Scott Grabowski piles up wood in his front yard Thursday afternoon, Dec. 15, 2022, in Rumford, Maine. "I want to get it all together so it's easier to get at when the snow comes. I can only do so much as I have sciatica pretty bad, but I have some cold beers waiting for me on the porch when I'm done so it's all good." he commented as he tossed another log onto the pile. Credit: Russ Dillingham / AP

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RJ Heller is a journalist, essayist, photographer, author, an avid reader and an award-winning book critic who enjoys sailing, hiking and other outdoor pursuits. He lives in Starboard Cove.


We all have plenty of it, and many times we sit in awe staring at our piles, wondering where it all came from. Usually around this time of year we finally say we are going to do something about it. And then when our backs are turned or the lights are suddenly turned off we end up having more stuff.

When I drive Down East back roads, it is apparent that not only serene spots of beauty and unadulterated natural areas will be revealed, but piles of stuff will also be on full display. I ask myself: Is there a difference in the stuff or the amount of it from different areas of the country? More importantly, is the purpose of the stuff one accumulates different when living in a city instead of a rural area or Down East? After being here awhile, I can say, without a doubt, that there is a distinct difference in both stuff and purpose. When it comes to this place, now our home, there is a stark difference between things acquired here versus any other areas I have traveled.

There is plenty of space between people, especially here in Washington County. As noted by one county commissioner, ”We are 35,000 people inhabiting a 3,400 square-mile area of space trying to live and make ends meet.” And these ends, or services for that matter, are spread out far and wide. They require planning and logistics that many people in cities simply could not imagine.

It can feel like we are a country unto ourselves on a cold morning when the power is out and it is time to drive two hours to a doctor’s appointment scheduled a month ago. No power means no water, no lights and no heat unless you are prepared. And from the looks of things here Down East, many people who call this place home are well prepared and just itching for a good nor’easter to come barreling through so they can make use of the stuff that will see them through the day, a week or even a month.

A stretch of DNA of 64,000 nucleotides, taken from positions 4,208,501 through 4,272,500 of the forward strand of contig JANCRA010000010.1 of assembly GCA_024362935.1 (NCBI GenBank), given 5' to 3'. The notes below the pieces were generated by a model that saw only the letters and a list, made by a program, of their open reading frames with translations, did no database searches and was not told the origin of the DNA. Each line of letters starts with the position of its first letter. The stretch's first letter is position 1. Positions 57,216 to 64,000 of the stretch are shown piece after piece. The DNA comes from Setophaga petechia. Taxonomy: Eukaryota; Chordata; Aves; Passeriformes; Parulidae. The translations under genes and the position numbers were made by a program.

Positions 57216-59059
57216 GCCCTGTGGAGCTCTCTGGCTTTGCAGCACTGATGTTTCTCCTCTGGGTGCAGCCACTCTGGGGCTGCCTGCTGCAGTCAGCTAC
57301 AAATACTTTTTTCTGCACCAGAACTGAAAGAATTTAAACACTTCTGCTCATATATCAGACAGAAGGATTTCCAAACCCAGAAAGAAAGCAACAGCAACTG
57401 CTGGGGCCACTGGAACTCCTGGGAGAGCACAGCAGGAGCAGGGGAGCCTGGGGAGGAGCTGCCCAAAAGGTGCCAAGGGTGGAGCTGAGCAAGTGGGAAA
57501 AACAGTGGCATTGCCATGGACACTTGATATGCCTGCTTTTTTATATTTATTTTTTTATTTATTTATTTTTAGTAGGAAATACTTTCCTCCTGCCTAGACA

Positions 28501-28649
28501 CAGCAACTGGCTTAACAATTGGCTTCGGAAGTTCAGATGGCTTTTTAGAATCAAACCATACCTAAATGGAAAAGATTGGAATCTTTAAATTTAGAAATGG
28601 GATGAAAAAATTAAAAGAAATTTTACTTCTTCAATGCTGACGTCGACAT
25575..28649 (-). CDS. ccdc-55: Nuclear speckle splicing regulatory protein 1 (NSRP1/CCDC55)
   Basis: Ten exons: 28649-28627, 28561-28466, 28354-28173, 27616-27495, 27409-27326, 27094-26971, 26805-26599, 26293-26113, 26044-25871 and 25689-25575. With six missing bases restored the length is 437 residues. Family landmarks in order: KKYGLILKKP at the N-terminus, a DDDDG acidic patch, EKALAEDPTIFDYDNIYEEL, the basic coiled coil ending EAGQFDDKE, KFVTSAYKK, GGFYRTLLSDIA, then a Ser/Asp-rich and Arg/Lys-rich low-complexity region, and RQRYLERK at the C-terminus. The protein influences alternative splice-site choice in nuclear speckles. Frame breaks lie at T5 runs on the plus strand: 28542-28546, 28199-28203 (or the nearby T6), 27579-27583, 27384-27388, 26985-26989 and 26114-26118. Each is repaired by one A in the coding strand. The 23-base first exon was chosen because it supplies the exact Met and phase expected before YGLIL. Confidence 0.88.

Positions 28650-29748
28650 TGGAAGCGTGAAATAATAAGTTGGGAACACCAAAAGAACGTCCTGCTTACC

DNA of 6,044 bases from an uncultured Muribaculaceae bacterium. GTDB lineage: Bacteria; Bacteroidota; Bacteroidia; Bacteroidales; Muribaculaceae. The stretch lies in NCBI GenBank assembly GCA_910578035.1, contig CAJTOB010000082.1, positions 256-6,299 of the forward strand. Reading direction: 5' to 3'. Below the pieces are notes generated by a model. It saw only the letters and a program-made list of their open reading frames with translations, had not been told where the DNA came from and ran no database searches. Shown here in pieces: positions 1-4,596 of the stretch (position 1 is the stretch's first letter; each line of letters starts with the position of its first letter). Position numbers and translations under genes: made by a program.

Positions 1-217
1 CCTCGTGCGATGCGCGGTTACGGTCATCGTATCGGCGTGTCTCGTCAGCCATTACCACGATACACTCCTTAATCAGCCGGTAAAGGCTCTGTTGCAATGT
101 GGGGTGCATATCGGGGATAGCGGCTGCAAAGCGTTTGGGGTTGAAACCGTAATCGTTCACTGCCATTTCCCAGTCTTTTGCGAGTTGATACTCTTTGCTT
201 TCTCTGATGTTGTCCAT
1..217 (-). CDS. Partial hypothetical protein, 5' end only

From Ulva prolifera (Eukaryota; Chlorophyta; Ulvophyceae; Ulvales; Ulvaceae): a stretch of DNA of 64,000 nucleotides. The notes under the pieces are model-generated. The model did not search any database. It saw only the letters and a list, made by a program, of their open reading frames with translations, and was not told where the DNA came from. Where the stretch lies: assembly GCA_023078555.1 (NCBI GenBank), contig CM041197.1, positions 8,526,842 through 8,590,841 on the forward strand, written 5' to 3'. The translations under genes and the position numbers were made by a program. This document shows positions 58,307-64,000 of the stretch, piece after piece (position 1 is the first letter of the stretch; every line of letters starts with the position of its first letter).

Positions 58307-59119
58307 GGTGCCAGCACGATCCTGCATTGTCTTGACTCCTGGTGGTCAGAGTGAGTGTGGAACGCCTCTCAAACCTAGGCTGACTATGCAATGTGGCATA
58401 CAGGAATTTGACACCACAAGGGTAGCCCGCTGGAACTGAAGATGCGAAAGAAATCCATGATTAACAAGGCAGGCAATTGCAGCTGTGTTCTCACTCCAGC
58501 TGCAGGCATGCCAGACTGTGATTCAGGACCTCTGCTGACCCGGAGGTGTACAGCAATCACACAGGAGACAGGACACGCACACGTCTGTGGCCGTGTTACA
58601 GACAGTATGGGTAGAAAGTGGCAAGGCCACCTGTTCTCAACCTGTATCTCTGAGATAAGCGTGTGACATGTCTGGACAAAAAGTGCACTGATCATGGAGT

The stuff accumulated is not multiples of nonessential items or junk but rather items essential to life that make it a little easier to battle the elements or the distance. When driving these roads I am not surprised to see many cords of wood, snowplows, gardens, chicken coops, generators and piles of miscellaneous tools and equipment waiting for that moment when the owner will spring into action, make use of it and then deposit it right where it finished its last chore.

The occasional windmill or solar panel will show up in an attempt to combat the electrical rates or the power outages. But more so, I believe these things are yet another mark of self-sufficiency characteristic of the generations of families that first sought this place out and eventually settled here. In this place members of a family not only will live close to each other, but will share, support and teach one another from generation to generation. Whether technology keeps up or not, the teaching goes on and the stuff to live and survive grows and is shared along the way.

Just as in spring when signs of life awaken, the fiddleheads spiral from the earth or the lupines begin their climb of color, so in winter, when the sea smolders and a layer of frost, ice and snow covers everything — this is when it can best be seen in all its glory. “It” is the stuff of life that creeps out of the woods and grows into wood piles or fills pantries and freezers to the brim. It is a lost tool, now found, or it is a neighbor calling a neighbor about a trip to town for the essential stuff or simply to say hello.

It is the stuff that allows the cycle of life Down East to never sleep, especially in winter.

This is a special place, made more special by the care and the simplicity that people put into living here. It is simple, precise, and really beautiful to watch. It is a symphony of self-sustainability on full display, if one takes the time to stop, look and listen.

It is a beautiful thing.

RJ Heller, Down East contributor

RJ Heller is a journalist, essayist, photographer, author, an avid reader and an award-winning book critic who enjoys sailing, hiking and many other outdoor pursuits. He lives in Starboard Cove.